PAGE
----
Human Knowledge: Classical and Contemporary Approaches
David Bourget (Western Ontario)
David Chalmers (ANU, NYU)
Rafael De Clercq
Ezio Di Nucci
Jack Alan Reynolds
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Oxford University Press (2003)
Offering a unique and wide-ranging examination of the theory of knowledge, the new edition of this comprehensive collection deftly blends readings from the foremost classical sources with the work of important contemporary philosophical thinkers. Human Knowledge: Classical and Contemporary Approaches, 3/e, offers philosophical examinations of epistemology from ancient Greek and Roman philosophy (Plato, Aristotle, Sextus Empiricus); medieval philosophy (Augustine, Aquinas); early modern philosophy (Descartes, Locke, Leibniz, Berkeley, Hume, Reid, Kant); classical pragmatism and Anglo-American empiricism (James, Russell, Ayer, Lewis, Carnap, Quine, Rorty); and other influential Anglo-American philosophers (Chisholm, Kripke, Moore, Wittgenstein, Strawson, Putnam). Organized chronologically and thematically, Human Knowledge, 3/e, features exceptionally broad coverage and nontechnical selections that are easily accessible to students. An ideal text for both undergraduate and graduate courses in epistemology, it is enhanced by the editors' substantial general introduction, section overviews, and up-to-date bibliographies. The third edition offers expanded selections on contemporary epistemology and adds selections by Thomas Reid, Richard Rorty, David B. Annis, Richard Feldman and Earl Conee, Ernest Sosa, Barry Stroud, and Louise M. Antony. Human Knowledge, 3/e, offers an unparalleled introduction to our ancient struggle to understand our own intellectual experience.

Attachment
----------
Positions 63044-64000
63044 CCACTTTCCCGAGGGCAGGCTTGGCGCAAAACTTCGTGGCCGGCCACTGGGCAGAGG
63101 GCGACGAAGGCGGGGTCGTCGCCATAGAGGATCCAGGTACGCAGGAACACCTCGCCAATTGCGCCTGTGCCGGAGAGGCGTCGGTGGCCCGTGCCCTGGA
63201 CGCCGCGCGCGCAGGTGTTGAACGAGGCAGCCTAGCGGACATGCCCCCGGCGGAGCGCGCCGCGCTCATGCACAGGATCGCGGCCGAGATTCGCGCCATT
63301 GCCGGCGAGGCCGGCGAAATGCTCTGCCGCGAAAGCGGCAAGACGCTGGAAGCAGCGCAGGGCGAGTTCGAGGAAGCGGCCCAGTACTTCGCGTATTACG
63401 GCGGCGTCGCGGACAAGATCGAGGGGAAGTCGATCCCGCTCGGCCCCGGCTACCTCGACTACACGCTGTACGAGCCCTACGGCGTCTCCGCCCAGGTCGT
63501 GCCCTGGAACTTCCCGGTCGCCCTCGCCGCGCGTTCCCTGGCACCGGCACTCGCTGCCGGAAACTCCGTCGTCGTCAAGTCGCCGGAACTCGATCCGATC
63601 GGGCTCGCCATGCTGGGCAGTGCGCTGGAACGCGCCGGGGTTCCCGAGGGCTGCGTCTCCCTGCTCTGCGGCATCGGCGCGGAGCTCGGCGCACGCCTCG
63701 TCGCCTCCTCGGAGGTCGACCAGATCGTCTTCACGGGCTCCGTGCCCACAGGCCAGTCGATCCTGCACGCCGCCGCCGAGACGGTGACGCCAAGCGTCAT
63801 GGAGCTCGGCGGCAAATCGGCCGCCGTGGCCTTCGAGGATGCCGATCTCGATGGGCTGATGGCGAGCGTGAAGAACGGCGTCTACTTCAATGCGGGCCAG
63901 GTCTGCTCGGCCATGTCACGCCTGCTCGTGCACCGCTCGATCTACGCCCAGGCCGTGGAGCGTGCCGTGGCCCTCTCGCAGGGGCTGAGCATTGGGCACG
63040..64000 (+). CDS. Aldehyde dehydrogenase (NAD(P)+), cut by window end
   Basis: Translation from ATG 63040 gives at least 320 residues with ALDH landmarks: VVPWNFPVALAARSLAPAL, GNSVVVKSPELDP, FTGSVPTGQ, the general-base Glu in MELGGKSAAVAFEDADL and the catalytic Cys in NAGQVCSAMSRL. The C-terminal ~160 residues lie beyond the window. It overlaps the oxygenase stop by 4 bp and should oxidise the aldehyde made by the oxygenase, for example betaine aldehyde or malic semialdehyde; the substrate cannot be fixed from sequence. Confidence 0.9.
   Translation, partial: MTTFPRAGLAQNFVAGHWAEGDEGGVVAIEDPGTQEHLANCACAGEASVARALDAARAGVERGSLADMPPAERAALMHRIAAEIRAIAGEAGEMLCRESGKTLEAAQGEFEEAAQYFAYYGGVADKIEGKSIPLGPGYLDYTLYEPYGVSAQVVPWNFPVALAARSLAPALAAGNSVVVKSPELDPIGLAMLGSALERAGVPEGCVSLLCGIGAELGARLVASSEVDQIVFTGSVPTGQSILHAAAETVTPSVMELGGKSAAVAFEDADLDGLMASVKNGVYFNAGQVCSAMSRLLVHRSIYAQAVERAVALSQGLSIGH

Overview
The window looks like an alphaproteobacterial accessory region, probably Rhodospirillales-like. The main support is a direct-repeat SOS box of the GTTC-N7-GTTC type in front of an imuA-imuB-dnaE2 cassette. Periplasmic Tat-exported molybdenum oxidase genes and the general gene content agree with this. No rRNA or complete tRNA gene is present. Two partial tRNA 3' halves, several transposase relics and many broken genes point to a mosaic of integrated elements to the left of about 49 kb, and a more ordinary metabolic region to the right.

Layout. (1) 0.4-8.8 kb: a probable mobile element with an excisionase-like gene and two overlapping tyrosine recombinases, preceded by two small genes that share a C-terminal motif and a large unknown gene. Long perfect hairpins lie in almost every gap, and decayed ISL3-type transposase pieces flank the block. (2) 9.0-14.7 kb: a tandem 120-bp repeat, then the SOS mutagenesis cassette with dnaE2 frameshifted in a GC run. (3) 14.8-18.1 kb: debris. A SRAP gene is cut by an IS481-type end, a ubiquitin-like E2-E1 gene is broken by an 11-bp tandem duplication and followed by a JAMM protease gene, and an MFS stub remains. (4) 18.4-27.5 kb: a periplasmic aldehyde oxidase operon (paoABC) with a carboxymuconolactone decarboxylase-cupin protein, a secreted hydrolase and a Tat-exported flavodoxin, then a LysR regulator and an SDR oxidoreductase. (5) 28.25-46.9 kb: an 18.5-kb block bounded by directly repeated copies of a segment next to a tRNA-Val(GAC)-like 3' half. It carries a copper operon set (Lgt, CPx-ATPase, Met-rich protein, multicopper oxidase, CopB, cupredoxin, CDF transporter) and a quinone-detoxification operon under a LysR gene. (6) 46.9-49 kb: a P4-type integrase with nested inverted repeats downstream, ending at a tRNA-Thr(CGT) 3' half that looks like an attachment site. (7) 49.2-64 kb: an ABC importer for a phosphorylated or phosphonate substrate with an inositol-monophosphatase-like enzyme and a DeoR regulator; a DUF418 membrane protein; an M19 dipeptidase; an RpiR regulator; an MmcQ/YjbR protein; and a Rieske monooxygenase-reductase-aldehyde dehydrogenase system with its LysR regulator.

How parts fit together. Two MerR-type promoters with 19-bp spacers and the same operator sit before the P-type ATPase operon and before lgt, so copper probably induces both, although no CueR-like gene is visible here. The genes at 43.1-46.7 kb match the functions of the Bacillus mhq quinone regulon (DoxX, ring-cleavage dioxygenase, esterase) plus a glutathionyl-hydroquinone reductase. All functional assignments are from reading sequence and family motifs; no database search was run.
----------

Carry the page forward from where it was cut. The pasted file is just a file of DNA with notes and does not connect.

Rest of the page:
|Keywords||Knowledge, Theory of|
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|Call number||BD161.H85 2003|
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Maria Rosa Antognazza (2015). The Benefit to Philosophy of the Study of its History. British Journal for the History of Philosophy 23 (1):161-184.
Shelley M. Park (1997). False Memory Syndrome: A Feminist Philosophical Approach. Hypatia 12 (2):1 - 50.
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